.text : {

Not all symbols need to be present in that file. The same can be done with other sections such as .data, provided INSERT BEFORE is adjusted, and several sections can be put in the same file.

The patch integrating all this should hopefully land soon (please note that it requires a backout of changeset 283408b8d8a3).

Profiling environment

Reordering symbols when linking requires that we know in which order symbols are accessed during startup. As far as I know there are no existing tool to do that besides valgrind. Julian Seward has been working on getting valgrind to work on Android devices, and it currently works well on the pandaboard, Nexus S and Xoom.

While a full featured valgrind requires debug info for some system libraries and a lot of memory, for the purpose of binary reordering, we actually won’t be using any valgrind tool ; only valgrind core. As such, there are much less constraints on the Android builds required. The only constraint is to have an Android build that has the zygote hooks to wrap applications when starting them. Recent AOSP and Linaro Android has them (those based on Ice Cream Sandwich). Memory might be a problem on the Nexus S, but not on the pandaboard or the xoom.

Pick your weapon of choice. Mine was a pandaboard running Linaro Android 12.02, which works so much better than the gingerbread based version I was using before. I had a few glitches, though. Since it didn’t want to use my mouse, I couldn’t click through to enable ethernet networking, so I had to enable it manually through adb shell with the following shell commands:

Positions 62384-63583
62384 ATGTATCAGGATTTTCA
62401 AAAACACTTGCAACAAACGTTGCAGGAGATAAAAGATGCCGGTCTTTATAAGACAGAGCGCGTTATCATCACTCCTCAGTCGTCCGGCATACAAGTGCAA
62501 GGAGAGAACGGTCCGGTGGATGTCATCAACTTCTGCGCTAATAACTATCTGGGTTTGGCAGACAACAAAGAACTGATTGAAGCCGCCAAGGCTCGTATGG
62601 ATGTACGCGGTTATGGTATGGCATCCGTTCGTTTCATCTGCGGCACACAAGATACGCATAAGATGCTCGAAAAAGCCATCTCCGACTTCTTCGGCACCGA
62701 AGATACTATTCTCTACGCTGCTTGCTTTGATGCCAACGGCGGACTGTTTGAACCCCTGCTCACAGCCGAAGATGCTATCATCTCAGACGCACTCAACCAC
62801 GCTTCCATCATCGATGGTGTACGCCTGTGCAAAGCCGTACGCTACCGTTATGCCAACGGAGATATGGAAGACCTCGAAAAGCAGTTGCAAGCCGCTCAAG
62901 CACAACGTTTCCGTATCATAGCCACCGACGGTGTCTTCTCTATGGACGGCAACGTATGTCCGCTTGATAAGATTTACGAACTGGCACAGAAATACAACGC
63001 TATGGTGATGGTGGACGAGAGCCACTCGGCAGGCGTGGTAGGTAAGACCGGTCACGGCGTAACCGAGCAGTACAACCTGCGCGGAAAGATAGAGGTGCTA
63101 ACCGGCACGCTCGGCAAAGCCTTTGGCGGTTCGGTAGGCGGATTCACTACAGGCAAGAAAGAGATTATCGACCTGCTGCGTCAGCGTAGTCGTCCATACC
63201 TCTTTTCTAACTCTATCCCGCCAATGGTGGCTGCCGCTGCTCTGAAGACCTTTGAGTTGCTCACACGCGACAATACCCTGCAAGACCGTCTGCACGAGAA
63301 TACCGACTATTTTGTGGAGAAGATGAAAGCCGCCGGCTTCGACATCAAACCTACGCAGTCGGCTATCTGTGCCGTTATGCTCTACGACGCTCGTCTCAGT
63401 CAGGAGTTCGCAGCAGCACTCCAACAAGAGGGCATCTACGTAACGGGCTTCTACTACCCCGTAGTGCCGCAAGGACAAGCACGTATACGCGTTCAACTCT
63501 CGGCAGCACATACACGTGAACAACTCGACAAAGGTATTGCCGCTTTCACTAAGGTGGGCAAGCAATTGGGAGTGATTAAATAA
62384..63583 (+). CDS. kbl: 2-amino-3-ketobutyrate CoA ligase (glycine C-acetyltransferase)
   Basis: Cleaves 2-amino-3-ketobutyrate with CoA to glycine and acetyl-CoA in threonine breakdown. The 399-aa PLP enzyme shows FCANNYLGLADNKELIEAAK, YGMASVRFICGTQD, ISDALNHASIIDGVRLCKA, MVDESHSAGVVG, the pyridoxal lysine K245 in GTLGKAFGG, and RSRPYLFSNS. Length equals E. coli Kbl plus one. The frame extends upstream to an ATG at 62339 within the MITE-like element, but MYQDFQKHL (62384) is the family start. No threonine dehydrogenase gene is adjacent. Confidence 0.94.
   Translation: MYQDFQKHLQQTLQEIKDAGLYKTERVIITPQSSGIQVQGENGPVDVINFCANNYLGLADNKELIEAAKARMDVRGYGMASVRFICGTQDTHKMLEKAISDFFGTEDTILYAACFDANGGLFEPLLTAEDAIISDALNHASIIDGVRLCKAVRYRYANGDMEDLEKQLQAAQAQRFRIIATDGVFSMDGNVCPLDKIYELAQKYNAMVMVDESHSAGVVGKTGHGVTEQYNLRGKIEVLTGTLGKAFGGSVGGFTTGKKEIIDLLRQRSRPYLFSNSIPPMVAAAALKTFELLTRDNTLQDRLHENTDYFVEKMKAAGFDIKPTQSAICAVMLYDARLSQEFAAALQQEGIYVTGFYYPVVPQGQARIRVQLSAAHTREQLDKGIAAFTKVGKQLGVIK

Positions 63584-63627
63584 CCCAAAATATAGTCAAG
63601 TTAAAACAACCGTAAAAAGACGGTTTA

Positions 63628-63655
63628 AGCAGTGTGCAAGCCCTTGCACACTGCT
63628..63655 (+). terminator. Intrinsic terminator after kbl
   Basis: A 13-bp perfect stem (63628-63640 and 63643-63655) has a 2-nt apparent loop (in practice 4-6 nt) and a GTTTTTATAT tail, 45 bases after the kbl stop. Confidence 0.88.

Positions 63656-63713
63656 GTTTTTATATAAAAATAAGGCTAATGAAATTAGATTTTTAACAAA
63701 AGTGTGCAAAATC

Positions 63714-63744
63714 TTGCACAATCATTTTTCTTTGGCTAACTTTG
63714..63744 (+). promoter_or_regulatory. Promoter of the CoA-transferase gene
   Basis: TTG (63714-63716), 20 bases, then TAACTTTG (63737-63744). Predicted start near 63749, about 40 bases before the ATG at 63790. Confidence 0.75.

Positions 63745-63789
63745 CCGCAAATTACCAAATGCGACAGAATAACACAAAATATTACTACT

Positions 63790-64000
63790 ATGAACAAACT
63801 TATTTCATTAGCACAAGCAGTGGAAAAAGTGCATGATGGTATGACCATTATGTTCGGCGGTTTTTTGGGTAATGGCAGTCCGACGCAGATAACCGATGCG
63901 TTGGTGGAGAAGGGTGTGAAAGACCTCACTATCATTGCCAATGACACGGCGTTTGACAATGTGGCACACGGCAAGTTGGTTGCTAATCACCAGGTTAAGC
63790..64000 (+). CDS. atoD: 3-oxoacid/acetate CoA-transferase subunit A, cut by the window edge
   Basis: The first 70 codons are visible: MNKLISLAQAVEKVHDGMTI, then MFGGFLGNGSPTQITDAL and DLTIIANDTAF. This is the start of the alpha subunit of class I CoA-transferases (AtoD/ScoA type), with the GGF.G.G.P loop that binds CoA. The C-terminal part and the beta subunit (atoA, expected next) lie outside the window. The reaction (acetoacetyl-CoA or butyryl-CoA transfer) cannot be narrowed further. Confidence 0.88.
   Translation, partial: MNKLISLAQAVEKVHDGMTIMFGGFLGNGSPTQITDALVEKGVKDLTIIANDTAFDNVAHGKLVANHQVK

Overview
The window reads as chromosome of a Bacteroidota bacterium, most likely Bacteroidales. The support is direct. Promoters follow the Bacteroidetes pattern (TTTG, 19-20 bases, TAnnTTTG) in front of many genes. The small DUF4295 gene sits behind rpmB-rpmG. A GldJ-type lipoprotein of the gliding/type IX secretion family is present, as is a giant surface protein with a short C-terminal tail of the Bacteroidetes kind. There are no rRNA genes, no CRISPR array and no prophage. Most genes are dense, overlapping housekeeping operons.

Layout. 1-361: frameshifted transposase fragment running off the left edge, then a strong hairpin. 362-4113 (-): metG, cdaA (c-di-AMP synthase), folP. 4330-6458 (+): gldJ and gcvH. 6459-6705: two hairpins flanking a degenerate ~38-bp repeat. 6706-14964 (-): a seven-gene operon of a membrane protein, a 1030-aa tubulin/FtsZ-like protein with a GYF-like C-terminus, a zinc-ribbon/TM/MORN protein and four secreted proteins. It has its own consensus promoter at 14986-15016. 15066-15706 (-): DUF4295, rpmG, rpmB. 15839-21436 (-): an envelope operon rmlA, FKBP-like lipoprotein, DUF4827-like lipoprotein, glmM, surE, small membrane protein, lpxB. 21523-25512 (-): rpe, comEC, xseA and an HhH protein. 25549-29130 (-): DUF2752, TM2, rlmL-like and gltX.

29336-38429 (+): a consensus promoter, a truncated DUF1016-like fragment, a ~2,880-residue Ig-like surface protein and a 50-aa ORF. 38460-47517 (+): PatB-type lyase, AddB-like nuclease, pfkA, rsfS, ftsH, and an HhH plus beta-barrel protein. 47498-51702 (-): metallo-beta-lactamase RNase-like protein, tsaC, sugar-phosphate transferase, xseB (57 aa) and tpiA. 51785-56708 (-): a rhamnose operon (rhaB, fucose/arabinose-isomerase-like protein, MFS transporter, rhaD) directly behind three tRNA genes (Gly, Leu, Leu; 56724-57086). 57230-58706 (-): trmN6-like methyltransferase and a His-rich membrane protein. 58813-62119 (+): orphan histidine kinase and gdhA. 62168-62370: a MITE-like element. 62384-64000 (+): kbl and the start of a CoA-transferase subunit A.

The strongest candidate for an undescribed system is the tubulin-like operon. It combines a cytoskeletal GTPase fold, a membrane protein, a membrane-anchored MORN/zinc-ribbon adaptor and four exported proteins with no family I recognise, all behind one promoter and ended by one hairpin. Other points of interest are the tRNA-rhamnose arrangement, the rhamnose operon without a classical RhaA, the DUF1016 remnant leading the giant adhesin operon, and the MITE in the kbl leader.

# netcfg etho dhcp
# setprop net.dns1 x.x.x.x

Where x.x.x.x, obviously, is the DNS server IP address.

Another glitch I ran into is that after some time not using it, it would go to sleep, and fail to resume from it. This is a known issue and has a workaround.

Building Valgrind

All necessary tweaks we’ve needed to get useful data from valgrind have landed on valgrind trunk. So all is needed to build valgrind is to check out svn://svn.valgrind.org/valgrind/trunk and follow the instructions from README.android. Just make sure you have at least revision 12408.

Setup to profile Firefox

After building Firefox with on-demand decompression enabled, we need to create an APK for use with valgrind. This requires that elfhack is disabled, because it confuses valgrind. This can be done at packaging time, just make sure you didn’t create a package already, because this leaves libraries in elfhacked state.

$ make -f client.mk package USE_ELF_HACK=

Once you have an APK, you can install it on the Android device, but make sure you have no leftovers first:

$ adb uninstall org.mozilla.fennec_$USER
$ make -f client.mk install

At this point, we’re only doing on-demand decompression for libxul.so. There aren’t much benefits from on-demand decompression for the other smaller libraries. Valgrind is going to require debug information for that library, so we need to push an unstripped libxul.so onto the device:

$ adb shell mkdir -p /sdcard/symbols/data/data/org.mozilla.fennec_$USER/cache
$ adb push $objdir/dist/lib/libxul.so /sdcard/symbols/data/data/org.mozilla.fennec_$USER/cache/

Finally, we’ll need to setup the hook:

$ cat << EOF > /tmp/start_valgrind_fennec
export TMPDIR=/data/data/org.mozilla.fennec_$USER
exec /data/local/Inst/bin/valgrind --log-file=/sdcard/valgrind.log --tool=none --vex-guest-chase-thresh=0 --trace-flags=10000000 --demangle=no \$*
$ adb push /tmp/start_valgrind_fennec /data/local/
$ adb shell chmod 755 /data/local/start_valgrind_fennec
$ adb shell setprop wrap.org.mozilla.fennec_$USER /data/local/start_valgrind_fennec

Profiling Firefox

As mentioned earlier and in the previous post, any time we go through an unusual code path, we’re at risk of jumping randomly in the code. The more we do so, the more chunks we’re going to have to decompress. We want to avoid that the more we can during startup. I got the best results from running three different profiles and aggregating them: